Airbnb lost a high-profile battle in New York when the city’s housing committee voted to order the company to hand over information about hosts to a city enforcement agency.

A bill is expected to follow the vote as New York looks to crack down on the alleged widespread use of Airbnb by operators of unlicensed hotels

The decision means Airbnb will have to hand over the addresses of rental properties to New York’s Office of Special Enforcement, along with the names of hosts, information about how much of each property is available for rent, and whether it is a primary residence.

A similar rule introduced in San Francisco is estimated to have reduced Airbnb’s listings in the city by half.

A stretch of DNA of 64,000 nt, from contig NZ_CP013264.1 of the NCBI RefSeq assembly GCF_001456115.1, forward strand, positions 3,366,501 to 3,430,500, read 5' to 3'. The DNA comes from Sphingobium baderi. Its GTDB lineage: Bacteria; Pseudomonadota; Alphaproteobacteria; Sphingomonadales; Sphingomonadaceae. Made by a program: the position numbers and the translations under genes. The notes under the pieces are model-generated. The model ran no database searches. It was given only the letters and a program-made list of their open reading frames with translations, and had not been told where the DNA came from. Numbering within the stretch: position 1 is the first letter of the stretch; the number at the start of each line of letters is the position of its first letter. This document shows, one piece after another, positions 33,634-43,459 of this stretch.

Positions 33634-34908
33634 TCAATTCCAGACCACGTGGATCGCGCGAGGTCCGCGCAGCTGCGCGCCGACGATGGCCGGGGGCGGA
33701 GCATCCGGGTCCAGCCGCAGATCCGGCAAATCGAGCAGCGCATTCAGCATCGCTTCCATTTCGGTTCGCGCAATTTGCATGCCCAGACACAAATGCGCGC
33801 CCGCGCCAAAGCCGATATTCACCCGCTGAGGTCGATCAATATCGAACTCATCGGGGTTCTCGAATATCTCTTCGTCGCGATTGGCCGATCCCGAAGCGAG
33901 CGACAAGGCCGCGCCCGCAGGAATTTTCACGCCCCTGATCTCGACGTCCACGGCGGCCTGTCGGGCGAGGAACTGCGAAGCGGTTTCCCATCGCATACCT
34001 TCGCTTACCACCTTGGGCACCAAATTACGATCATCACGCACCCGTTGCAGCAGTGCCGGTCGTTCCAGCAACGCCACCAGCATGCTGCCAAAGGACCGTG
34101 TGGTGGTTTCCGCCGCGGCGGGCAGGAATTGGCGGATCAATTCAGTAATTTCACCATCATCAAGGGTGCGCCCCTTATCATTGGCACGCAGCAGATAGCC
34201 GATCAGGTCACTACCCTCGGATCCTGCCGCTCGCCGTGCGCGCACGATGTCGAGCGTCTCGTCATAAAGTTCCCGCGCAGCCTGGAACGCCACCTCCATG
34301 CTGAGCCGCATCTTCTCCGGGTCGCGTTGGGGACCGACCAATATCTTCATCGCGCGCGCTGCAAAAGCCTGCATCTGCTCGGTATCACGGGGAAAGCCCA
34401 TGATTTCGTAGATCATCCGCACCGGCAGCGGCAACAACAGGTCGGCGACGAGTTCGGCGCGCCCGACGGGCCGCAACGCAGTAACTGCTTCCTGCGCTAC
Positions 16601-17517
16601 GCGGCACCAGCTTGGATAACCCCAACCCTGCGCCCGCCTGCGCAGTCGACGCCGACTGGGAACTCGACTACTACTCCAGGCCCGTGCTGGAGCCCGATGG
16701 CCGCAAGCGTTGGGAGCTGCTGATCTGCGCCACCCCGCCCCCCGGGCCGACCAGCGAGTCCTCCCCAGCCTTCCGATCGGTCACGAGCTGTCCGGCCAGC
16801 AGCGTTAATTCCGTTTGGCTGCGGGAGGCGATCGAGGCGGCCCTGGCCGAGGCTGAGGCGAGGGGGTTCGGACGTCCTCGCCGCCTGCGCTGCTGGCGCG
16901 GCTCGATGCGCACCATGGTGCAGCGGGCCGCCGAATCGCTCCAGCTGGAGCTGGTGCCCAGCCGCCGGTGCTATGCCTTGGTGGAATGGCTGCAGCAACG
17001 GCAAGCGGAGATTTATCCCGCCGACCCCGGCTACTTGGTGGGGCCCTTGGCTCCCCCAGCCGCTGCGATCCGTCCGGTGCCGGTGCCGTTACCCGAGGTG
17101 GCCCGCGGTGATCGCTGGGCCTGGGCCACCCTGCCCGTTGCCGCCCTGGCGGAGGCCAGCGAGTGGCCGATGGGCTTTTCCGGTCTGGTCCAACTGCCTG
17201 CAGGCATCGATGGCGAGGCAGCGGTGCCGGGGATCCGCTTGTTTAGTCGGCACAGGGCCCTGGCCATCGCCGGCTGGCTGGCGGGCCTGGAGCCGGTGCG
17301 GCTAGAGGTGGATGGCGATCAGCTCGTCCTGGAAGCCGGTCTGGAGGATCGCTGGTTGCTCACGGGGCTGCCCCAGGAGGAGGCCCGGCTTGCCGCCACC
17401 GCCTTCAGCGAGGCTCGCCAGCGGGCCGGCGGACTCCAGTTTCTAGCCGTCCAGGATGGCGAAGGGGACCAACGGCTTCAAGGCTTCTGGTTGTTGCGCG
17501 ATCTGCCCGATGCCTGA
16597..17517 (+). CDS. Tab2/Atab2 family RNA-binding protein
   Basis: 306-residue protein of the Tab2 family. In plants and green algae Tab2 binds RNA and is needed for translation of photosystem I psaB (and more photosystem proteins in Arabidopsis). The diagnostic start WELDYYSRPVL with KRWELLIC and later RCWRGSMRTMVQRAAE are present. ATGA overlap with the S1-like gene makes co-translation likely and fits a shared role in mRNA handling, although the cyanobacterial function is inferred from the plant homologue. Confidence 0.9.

Airbnb head of policy Chris Lehane denounced the planned bill, arguing: “New Yorkers will be subject to unchecked, aggressive harassment and privacy violations, rubber stamped by the city council.”

Airbnb suggested the city council had been swayed by hotel industry lobbying, with Lehane accusing the city council of acting to “protect the record profits of the hotel industry” and “protecting the privileged”.

Lehane left open the possibility that Airbnb would sue the city to overturn the ruling.

However, he also suggested that increased regulation in other cities had only produced a short-term hit to Airbnb’s business.

Mayor of New York Bill de Blasio and city council argue the policy is designed to preserve affordable housing stock in the city.

Rentals of less than 30 days without the owner present are prohibited in most New York apartment buildings.

Yet a report earlier this year suggested two-thirds of Airbnb’s income in New York comes from rentals which violate this rule.

New York is Airbnb’s biggest market in the US and its fifth biggest in the world.